Last night, after checking with Fenner, Kevin set up a trap to try to catch our disaster crab. I’ve been holding onto a potentially useful small glass jar that originally held dill. Once the main lights went out, he leaned it up against the rock he thought the crab was in, along with a cube of Formula 1 (frozen fish food), and we settled in to watch.
It took the shrimp about one minute to get in the jar.
Once he started eating, a parade of hermit crabs was close behind. We watched for another half hour, with only brief glimpses of the hairy crab legs in the rock, then went to bed. I predicted that we would catch three hermit crabs and no big crab.
This morning, we came down to find a jar full of crabs. Three hermit crabs (as predicted) and one hairy crab. Wow. (I really wasn’t expecting it to work.) You can see him here, sitting in tupperware on top of our fish log (hence the sparkly fish sticker):
Lest you think counting isn’t my forte, we’d removed one of the hermit crabs already, since he was getting beat up by the hairy crab. Neither of us is even remotely sure that this crab is the one we’ve been seeing. He looks littler that expected (Measured against our college-ruled note paper, he looks to be about 1¼” long.), though that may be a result of overactive imaginations and rarely seeing the entire crab at once. Or, given that we’ve already pulled out three of these guys, he may just be a smaller crab and our big one is at large. Kevin will reset the trap tonight, and until we figure out what to do with the crab, he’ll be hanging out in our refugium.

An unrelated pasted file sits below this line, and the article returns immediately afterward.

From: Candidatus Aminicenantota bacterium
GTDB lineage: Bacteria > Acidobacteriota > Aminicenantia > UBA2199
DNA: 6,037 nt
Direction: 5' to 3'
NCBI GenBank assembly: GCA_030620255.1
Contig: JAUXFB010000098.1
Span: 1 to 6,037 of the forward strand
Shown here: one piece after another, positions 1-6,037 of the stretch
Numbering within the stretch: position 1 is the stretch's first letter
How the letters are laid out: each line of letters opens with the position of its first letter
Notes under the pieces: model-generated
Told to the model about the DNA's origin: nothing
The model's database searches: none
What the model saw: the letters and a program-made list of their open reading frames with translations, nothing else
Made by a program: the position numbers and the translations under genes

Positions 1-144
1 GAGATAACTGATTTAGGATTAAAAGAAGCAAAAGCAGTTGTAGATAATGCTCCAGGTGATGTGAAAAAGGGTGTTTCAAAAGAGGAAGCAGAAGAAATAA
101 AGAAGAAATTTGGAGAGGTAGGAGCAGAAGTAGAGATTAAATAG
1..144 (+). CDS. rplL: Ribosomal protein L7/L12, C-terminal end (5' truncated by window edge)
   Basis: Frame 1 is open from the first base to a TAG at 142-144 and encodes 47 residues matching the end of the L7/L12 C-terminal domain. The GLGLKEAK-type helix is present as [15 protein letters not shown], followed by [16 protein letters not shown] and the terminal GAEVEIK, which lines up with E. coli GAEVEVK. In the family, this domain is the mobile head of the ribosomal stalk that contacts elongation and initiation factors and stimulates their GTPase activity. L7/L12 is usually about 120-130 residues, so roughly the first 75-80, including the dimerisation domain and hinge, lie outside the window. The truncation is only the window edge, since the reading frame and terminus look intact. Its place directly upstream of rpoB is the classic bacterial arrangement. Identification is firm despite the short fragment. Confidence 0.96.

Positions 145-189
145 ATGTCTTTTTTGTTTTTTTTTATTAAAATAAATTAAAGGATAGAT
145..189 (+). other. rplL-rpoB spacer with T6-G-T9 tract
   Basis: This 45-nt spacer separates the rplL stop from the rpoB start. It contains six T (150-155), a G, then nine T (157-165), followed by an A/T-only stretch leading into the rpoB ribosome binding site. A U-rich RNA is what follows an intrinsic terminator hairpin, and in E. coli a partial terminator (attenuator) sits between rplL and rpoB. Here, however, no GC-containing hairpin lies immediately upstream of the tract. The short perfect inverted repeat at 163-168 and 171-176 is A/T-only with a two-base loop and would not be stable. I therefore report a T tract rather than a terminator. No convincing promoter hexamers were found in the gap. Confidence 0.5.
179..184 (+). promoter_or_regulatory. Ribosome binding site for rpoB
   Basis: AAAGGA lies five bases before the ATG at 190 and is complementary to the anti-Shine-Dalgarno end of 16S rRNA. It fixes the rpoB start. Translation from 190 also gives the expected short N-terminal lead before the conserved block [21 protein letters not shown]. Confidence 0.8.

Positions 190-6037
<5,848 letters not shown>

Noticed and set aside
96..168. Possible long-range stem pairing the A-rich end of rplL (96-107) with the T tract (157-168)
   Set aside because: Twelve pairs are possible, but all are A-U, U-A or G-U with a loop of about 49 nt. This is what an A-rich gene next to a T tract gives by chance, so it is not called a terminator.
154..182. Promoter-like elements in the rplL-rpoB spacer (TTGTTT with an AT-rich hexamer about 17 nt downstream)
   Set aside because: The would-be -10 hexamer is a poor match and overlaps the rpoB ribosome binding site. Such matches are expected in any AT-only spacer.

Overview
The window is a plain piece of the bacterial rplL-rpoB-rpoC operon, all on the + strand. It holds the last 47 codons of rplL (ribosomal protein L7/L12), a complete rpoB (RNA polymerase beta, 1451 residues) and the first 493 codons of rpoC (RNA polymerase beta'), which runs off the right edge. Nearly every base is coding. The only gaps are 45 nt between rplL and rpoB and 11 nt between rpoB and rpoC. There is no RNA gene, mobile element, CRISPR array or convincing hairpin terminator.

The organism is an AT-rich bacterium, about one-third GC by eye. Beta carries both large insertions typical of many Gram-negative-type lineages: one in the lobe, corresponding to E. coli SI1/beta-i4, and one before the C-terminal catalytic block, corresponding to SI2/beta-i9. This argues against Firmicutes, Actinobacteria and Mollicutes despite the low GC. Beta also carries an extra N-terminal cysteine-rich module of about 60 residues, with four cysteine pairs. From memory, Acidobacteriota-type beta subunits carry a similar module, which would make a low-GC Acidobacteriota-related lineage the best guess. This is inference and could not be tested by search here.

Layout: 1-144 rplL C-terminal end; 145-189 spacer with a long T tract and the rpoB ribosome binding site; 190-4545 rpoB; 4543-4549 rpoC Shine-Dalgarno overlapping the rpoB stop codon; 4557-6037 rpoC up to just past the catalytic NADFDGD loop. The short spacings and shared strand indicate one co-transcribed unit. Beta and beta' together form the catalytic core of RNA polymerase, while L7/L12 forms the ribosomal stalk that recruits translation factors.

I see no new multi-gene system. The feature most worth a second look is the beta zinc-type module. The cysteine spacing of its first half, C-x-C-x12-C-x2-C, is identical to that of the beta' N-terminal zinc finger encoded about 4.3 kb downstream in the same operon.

Does anyone know anything about crab reproductive cycles? As long as he can’t breed without another crab physically in the same compartment, I don’t mind if he stays down there indefinitely. But since the refugium water will be shared with the tank water, if there’s any chance that the crab could breed over distance with a still-hidden crab in the main tank, then he’ll have to go. Does anyone have any opinions or facts to share on the matter? He’s incredibly creepy, but my basic instinct is to let him live.